[ek-wuh-buhl, ee-kwuh-]


free from many changes or variations; uniform: an equable climate; an equable temperament.
uniform in operation or effect, as laws.

Origin of equable

1635–45; < Latin aequābilis that can be made equal, similar, equivalent to aequ(us) equal, even + -ābilis -able
Related formseq·ua·bil·i·ty, eq·ua·ble·ness, nouneq·ua·bly, adverbnon·eq·ua·bil·i·ty, nounnon·eq·ua·ble, adjectivenon·eq·ua·ble·ness, nounnon·eq·ua·bly, adverbun·eq·ua·bil·i·ty, nounun·eq·ua·ble, adjectiveun·eq·ua·ble·ness, nounun·eq·ua·bly, adverb
Can be confusedequable equitable

Synonyms for equable

Antonyms for equable

Dictionary.com Unabridged Based on the Random House Unabridged Dictionary, © Random House, Inc. 2019

Examples from the Web for equable

Contemporary Examples of equable

Historical Examples of equable

  • And she had the most equable of dispositions, her laughter ever rang out so heartily!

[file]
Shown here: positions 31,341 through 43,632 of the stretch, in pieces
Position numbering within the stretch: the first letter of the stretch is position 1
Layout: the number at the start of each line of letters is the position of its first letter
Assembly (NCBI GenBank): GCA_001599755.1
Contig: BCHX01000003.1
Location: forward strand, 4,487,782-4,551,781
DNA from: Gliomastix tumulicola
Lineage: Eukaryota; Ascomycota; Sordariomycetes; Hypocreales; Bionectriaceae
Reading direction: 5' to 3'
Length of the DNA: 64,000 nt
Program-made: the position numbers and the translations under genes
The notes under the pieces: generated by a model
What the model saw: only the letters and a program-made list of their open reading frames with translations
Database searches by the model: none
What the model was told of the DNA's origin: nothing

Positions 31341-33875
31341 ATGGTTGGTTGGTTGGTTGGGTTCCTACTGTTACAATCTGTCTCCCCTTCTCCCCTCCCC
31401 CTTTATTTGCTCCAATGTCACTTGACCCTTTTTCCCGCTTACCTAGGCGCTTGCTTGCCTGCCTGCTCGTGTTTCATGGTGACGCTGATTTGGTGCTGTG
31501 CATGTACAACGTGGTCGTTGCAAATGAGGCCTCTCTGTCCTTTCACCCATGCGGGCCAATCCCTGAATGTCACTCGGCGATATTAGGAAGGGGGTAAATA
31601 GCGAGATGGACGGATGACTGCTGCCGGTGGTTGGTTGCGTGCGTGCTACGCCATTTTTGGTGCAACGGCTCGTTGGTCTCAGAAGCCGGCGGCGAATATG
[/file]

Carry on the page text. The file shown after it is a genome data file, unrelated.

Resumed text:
Emile Zola

  • Who would prefer such an alternation to the equable life of pure thought?

  • Mrs de Barral was an equable, unassuming woman, at that time.


    Joseph Conrad

  • A full and equable contempt would soon do away with that, too.


    Joseph Conrad

  • The men were happy, not hilariously so, but in a placid, equable fashion.

    The Long Roll

    Mary Johnston

British Dictionary definitions for equable



even-tempered; placid
unvarying; uniforman equable climate
Derived Formsequability or equableness, nounequably, adverb

Word Origin for equable

C17: from Latin aequābilis, from aequāre to make equal
Collins English Dictionary - Complete & Unabridged 2012 Digital Edition © William Collins Sons & Co. Ltd. 1979, 1986 © HarperCollins Publishers 1998, 2000, 2003, 2005, 2006, 2007, 2009, 2012

Word Origin and History for equable

1670s, back-formation from equability or else from Latin aequabilis "equal, consistent, uniform," from aequare "make uniform" (see equate).

Online Etymology Dictionary, © 2010 Douglas Harper